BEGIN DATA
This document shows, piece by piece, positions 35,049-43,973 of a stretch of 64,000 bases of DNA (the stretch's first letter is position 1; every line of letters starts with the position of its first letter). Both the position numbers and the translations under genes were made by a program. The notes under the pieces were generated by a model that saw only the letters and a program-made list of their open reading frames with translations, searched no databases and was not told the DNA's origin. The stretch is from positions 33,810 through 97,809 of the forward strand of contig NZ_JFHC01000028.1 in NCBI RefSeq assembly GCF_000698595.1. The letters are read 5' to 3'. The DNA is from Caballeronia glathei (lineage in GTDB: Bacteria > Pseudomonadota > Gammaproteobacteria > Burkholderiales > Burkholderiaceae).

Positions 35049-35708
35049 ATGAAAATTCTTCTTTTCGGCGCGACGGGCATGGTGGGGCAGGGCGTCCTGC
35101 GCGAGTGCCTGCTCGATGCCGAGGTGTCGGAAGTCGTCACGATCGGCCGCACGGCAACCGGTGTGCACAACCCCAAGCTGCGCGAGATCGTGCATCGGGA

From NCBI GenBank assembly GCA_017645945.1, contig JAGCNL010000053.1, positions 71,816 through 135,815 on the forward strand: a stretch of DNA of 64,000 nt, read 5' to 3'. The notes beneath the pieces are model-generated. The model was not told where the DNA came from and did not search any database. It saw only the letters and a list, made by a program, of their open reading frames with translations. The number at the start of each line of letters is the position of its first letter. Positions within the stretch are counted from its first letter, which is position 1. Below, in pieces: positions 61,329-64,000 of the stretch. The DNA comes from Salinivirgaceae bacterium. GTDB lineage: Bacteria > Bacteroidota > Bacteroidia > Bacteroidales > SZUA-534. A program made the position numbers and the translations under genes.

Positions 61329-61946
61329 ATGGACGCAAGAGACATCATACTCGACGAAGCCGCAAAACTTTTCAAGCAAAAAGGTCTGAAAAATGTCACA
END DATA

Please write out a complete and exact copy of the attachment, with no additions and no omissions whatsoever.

This document shows, piece by piece, positions 35,049-43,973 of a stretch of 64,000 bases of DNA (the stretch's first letter is position 1; every line of letters starts with the position of its first letter). Both the position numbers and the translations under genes were made by a program. The notes under the pieces were generated by a model that saw only the letters and a program-made list of their open reading frames with translations, searched no databases and was not told the DNA's origin. The stretch is from positions 33,810 through 97,809 of the forward strand of contig NZ_JFHC01000028.1 in NCBI RefSeq assembly GCF_000698595.1. The letters are read 5' to 3'. The DNA is from Caballeronia glathei (lineage in GTDB: Bacteria > Pseudomonadota > Gammaproteobacteria > Burkholderiales > Burkholderiaceae).

Positions 35049-35708
35049 ATGAAAATTCTTCTTTTCGGCGCGACGGGCATGGTGGGGCAGGGCGTCCTGC
35101 GCGAGTGCCTGCTCGATGCCGAGGTGTCGGAAGTCGTCACGATCGGCCGCACGGCAACCGGTGTGCACAACCCCAAGCTGCGCGAGATCGTGCATCGGGA

From NCBI GenBank assembly GCA_017645945.1, contig JAGCNL010000053.1, positions 71,816 through 135,815 on the forward strand: a stretch of DNA of 64,000 nt, read 5' to 3'. The notes beneath the pieces are model-generated. The model was not told where the DNA came from and did not search any database. It saw only the letters and a list, made by a program, of their open reading frames with translations. The number at the start of each line of letters is the position of its first letter. Positions within the stretch are counted from its first letter, which is position 1. Below, in pieces: positions 61,329-64,000 of the stretch. The DNA comes from Salinivirgaceae bacterium. GTDB lineage: Bacteria > Bacteroidota > Bacteroidia > Bacteroidales > SZUA-534. A program made the position numbers and the translations under genes.

Positions 61329-61946
61329 ATGGACGCAAGAGACATCATACTCGACGAAGCCGCAAAACTTTTCAAGCAAAAAGGTCTGAAAAATGTCACA